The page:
The aim of the fund is to spark new relationships between Indigenous artists, arts and culture leaders and professionals, and potential partners at both the grassroots and institutional levels.
Learn more about the Indigenous Arts & Culture Partnerships Fund.
Local Arts Service Organizations (LASOs) support the City of Toronto’s Strong Neighbourhoods Strategy in underserved geographic areas as well as the 2018-2022 Economic Development and Culture Divisional Strategy of inclusion and equity in neighbourhoods outside the core. They provide inclusive and affordable opportunities community members to engage with arts and culture programming and events. As service organizations, the LASOs provide artists and organizations with learning, professional development, exhibition, performance and employment opportunities, as well as project support. The LASOs operate from an inclusive, anti-oppressive framework and are committed to advancing diversity, equity and inclusion. There are six LASOs receiving municipal funding:
LASOs are important building blocks for healthy and cohesive communities providing hubs for community arts programs, services and engagement. As anchor community arts organizations in Toronto, they promote the arts at the local level, making culture a part of the daily fabric of community living.
Each LASO is as unique as the community it serves, however, each organization shares the common goal of making a range of arts broadly accessible and affordable. To maximize impact, wherever possible, these organizations actively collaborate and seek partnerships with wide-ranging organizations, utilizing existing resources and talent in Toronto to design, develop, facilitate and implement relevant arts services and programs.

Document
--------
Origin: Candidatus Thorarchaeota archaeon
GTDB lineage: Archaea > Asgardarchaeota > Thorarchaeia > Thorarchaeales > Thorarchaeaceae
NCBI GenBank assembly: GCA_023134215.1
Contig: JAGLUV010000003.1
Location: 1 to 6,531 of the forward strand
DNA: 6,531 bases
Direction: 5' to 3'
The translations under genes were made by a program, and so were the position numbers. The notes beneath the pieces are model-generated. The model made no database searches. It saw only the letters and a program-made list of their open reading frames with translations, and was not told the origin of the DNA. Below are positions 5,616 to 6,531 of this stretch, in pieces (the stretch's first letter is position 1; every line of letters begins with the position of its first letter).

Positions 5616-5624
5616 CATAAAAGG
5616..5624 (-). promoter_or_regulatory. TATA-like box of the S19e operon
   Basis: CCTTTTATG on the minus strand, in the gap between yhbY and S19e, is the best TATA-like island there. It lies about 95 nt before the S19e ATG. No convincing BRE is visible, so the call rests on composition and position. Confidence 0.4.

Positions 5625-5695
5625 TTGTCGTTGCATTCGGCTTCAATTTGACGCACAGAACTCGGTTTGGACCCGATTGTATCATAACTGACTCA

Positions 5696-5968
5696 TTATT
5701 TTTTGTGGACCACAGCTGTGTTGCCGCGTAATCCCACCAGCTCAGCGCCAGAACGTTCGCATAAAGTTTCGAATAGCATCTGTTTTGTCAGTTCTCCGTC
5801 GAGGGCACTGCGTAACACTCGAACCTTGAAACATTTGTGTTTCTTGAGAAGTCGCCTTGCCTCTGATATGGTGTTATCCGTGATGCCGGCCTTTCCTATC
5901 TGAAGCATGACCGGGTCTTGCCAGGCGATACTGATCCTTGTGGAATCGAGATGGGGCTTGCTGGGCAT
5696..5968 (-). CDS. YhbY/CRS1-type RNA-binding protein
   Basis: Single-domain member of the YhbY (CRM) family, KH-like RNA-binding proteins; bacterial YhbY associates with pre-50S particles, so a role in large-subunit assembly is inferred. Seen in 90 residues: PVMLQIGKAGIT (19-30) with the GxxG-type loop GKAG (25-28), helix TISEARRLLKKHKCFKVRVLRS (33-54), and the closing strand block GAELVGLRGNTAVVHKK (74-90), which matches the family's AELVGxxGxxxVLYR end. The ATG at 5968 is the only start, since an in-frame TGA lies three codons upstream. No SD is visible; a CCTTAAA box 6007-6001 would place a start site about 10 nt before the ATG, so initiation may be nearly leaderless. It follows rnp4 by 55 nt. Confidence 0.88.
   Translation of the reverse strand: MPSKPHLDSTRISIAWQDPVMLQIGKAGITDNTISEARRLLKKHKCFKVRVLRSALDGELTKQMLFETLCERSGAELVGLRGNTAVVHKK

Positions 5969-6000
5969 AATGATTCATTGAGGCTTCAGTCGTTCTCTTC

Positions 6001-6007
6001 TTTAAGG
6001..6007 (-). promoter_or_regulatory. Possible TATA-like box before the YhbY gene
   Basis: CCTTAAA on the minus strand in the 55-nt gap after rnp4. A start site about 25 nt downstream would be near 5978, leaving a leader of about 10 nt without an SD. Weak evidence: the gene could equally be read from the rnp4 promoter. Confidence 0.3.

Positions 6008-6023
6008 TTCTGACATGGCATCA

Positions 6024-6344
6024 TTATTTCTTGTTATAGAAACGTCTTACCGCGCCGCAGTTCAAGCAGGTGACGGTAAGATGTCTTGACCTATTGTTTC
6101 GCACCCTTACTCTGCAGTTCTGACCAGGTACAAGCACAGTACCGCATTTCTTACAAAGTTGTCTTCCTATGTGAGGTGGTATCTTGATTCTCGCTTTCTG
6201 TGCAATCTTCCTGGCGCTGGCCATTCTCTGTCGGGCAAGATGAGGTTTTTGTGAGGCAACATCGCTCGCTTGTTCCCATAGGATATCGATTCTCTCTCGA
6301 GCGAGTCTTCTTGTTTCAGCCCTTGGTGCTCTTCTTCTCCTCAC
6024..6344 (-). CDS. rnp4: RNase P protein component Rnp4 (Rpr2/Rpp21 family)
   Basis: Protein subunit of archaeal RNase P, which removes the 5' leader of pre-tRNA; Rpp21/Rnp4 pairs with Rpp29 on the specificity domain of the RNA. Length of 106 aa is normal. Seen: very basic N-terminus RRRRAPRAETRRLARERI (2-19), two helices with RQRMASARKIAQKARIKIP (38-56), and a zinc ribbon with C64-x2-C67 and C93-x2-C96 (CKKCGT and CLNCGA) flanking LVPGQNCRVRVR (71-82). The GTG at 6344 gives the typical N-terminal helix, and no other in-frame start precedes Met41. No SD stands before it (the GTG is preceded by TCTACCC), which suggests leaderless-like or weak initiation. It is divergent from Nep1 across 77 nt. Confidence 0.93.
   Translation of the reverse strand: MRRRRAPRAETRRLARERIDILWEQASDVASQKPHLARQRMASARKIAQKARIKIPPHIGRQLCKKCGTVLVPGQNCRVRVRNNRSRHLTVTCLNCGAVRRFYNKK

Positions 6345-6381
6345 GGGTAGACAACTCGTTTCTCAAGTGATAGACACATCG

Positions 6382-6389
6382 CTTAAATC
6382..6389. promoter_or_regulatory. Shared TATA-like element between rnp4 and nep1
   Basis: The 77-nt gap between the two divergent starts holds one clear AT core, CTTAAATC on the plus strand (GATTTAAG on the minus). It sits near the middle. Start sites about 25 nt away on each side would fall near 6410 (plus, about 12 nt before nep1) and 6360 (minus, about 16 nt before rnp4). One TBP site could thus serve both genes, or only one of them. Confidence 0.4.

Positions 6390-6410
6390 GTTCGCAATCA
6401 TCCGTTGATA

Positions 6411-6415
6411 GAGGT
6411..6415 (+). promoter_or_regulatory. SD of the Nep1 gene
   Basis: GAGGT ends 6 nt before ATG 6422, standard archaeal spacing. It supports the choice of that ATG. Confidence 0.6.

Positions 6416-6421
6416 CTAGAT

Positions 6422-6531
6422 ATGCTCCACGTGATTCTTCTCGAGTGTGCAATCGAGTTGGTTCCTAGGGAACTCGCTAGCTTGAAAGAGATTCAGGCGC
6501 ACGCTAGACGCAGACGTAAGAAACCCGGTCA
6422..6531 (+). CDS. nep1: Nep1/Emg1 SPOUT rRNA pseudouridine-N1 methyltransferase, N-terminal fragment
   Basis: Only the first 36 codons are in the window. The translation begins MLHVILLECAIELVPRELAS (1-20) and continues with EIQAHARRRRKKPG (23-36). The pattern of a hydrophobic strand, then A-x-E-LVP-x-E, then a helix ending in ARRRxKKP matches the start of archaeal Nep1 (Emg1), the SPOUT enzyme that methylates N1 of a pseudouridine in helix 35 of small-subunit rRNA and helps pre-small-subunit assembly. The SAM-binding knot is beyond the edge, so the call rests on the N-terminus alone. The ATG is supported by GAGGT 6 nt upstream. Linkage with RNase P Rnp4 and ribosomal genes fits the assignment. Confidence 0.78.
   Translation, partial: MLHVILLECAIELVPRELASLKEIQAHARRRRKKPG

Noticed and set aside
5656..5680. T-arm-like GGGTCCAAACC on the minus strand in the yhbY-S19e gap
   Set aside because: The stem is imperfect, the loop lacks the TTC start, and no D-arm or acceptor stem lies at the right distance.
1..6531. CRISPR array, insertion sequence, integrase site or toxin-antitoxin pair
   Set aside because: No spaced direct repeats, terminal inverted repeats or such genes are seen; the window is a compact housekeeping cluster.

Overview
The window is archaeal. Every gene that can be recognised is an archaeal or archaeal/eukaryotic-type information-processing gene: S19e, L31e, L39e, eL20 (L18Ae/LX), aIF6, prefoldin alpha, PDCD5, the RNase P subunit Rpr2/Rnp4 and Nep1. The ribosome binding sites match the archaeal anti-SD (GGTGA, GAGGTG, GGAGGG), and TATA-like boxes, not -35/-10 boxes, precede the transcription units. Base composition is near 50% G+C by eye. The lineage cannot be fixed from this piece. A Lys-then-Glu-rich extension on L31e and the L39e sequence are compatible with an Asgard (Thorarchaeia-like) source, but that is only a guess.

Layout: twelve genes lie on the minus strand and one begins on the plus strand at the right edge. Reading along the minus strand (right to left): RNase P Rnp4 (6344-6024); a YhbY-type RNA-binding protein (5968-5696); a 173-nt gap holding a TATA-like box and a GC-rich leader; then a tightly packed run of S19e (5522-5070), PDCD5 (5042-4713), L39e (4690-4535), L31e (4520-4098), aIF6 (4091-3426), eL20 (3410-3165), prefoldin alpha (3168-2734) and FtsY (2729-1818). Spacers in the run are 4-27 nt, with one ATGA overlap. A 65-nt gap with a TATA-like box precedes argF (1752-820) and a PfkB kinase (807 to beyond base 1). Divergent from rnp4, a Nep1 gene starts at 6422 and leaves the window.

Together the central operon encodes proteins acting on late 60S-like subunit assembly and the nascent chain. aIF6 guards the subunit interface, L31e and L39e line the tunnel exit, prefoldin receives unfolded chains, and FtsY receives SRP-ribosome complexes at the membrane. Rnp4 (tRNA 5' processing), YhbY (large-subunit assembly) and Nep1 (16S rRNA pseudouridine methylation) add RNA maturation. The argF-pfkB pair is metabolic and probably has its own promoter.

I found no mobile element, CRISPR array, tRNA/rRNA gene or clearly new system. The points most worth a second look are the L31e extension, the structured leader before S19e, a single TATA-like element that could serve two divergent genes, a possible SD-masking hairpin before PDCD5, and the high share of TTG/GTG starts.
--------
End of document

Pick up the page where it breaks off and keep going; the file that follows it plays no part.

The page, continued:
|UrbanArts Community Arts||$315,435|
|East End Arts||$216,453|
|North York Arts||$287,240|
StreetARToronto (StART) is a suite of programs designed specifically for streets and public spaces. Since initiated in 2012 as an integral part of the City’s Graffiti Management Plan, StART has been successful in reducing graffiti vandalism and replacing it with vibrant, colourful, community-engaged street art. Learn more about the Partnership Grants Program.
The Youth Cultural Incubators Stabilization Initiative (YCISI) focuses on enhancing the growth, capacity and long-term sustainability of Toronto’s small and mid-sized youth-serving or youth-led arts organizations. Established in 2019 as a three-year pilot, YCISI provided support to six organizations: HXOUSE, Manifesto, Nia Centre for the Arts, RISE, The Remix Project and Unity. In the next phase, nine mentee organizations will be supported by up to nine mentor organizations to focus on capacity-building and sustainability. Learn more about YCISI Mentor and YCISI Mentee programs.
The Cultural Organization Operating Partnership (COOP) program was created by City Council in May 2023. The program provides operating support to eight not-for-profit cultural organizations with strong operational and governance links to the City of Toronto.
Under the COOP program, the City develops individual, customized partnership and funding agreements for each recipient with criteria and objectives that reflect the organization’s unique role in the cultural ecosystem. Examples of criteria include providing year-round, accessible public programming; ensuring diversity and representation in programming and administrative leadership; supporting cultural tourism; or providing affordable spaces for other artists or arts organizations. Recipients of funding through the COOP program are not eligible to receive funding from Toronto Arts Council programs.
|Aga Khan Museum||$175,000|
|Art Gallery of Ontario||$660,000|
|Canada’s National Ballet School||$210,000|
|Toronto International Film Festival Inc.||$1,195,735|